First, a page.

Reactions occur when two or more molecules interact and the molecules change. Bonds between atoms are broken and created to form new molecules. What molecules are they? How do they interact?
In many cases the properties of a mixture are determined primarily by forces that are more properly classified as chemical rather than as physical.
For example, when dinitrogen pentoxide is dissolved in water, a new substance, nitric acid, is formed; and it is… Chemical reactions must be distinguished from physical changes.
Physical changes include changes of state, such as ice melting to water and water evaporating to vapour. If a physical change occurs, the physical properties of a substance will change, but its chemical identity will remain the same.
No matter what its physical state, water H2O is the same compoundwith each molecule composed of two atoms of hydrogen and one atom of oxygen. However, if water, as ice, liquidor vapour, encounters sodium metal Nathe atoms will be redistributed to give the new substances molecular hydrogen H2 and sodium hydroxide NaOH.
By this, we know that a chemical change or reaction has occurred. Historical overview The concept of a chemical reaction dates back about years.
It had its origins in early experiments that classified substances as elements and compounds and in theories that explained these processes. Development of the concept of a chemical reaction had a primary role in defining the science of chemistry as it is known today.
The first substantive studies in this area were on gases. The identification of oxygen in the 18th century by Swedish chemist Carl Wilhelm Scheele and English clergyman Joseph Priestley had particular significance.
The influence of French chemist Antoine-Laurent Lavoisier was especially notable, in that his insights confirmed the importance of quantitative measurements of chemical processes. Among his many discoveries, Lavoisier accurately measured the weight gained when elements were oxidized, and he ascribed the result to the combining of the element with oxygen.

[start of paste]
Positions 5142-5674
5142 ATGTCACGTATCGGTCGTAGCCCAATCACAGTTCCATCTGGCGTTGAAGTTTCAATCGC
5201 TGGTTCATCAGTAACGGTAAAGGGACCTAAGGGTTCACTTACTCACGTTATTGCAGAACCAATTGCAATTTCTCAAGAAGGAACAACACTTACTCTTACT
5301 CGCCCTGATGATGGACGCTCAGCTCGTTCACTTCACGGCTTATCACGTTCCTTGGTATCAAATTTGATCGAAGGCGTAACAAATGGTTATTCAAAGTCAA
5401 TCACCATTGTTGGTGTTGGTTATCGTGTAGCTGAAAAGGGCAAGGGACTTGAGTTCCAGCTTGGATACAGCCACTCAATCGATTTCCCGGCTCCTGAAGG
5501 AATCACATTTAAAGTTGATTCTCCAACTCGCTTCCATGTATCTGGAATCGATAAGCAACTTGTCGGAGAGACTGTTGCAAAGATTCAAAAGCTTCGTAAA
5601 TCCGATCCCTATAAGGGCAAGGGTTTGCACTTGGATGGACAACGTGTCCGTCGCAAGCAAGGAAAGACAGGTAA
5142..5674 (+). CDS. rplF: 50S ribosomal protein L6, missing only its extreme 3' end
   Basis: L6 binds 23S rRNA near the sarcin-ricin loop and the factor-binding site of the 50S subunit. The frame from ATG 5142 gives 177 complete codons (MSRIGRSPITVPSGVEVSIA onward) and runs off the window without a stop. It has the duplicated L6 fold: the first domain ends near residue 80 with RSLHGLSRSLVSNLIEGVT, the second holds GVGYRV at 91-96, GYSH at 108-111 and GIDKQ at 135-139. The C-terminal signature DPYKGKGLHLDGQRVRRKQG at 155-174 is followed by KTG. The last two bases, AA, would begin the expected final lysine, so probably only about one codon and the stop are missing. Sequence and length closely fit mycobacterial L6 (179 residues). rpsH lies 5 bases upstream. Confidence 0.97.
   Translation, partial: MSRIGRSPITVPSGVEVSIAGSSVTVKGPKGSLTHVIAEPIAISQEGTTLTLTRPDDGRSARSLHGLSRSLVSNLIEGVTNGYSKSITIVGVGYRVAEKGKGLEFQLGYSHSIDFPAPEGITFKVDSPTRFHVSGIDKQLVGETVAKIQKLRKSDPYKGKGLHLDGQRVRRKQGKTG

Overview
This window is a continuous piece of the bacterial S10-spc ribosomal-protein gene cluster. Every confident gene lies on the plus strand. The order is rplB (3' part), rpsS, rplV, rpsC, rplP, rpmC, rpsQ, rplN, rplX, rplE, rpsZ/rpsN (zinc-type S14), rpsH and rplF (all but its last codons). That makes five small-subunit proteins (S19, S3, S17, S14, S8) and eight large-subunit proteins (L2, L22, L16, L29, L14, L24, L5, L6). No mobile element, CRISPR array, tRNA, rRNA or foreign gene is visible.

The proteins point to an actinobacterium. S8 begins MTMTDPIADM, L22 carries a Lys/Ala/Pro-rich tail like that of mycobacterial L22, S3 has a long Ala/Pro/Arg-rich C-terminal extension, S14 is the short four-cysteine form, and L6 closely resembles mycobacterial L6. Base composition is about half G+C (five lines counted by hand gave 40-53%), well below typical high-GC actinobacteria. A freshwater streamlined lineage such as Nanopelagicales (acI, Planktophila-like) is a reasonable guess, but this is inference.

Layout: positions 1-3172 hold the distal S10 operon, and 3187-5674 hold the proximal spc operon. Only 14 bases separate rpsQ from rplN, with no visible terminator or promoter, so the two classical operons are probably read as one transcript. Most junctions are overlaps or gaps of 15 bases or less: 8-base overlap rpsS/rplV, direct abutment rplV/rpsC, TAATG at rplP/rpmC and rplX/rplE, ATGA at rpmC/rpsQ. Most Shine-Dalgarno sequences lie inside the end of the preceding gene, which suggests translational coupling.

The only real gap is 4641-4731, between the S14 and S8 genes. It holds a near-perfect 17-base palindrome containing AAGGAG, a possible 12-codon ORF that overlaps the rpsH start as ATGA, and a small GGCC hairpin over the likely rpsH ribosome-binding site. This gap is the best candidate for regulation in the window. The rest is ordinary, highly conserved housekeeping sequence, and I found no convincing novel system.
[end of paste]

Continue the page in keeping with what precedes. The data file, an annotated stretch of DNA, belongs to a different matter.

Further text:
The concept of chemical reactions involving the combination of elements clearly emerged from his writing, and his approach led others to pursue experimental chemistry as a quantitative science.
The other occurrence of historical significance concerning chemical reactions was the development of atomic theory. For this, much credit goes to English chemist John Daltonwho postulated his atomic theory early in the 19th century.
Dalton maintained that matter is composed of small, indivisible particles, that the particles, or atomsof each element were unique, and that chemical reactions were involved in rearranging atoms to form new substances.
This view of chemical reactions accurately defines the current subject. Thus, experiment and theory, the two cornerstones of chemical science in the modern world, together defined the concept of chemical reactions.
Today experimental chemistry provides innumerable examples, and theoretical chemistry allows an understanding of their meaning. Basic concepts of chemical reactions Synthesis When making a new substance from other substances, chemists say either that they carry out a synthesis or that they synthesize the new material.
Reactants are converted to products, and the process is symbolized by a chemical equation. For example, iron Fe and sulfur S combine to form iron sulfide FeS. The state of matter of reactants and products is designated with the symbols s for solidsl for liquidsand g for gases.
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Kinetic energy is determined by the movement of an object -- or the composite motion of the components of an object - and potential energy reflects the potential of an object to have motion, and generally is a function of the position of an object.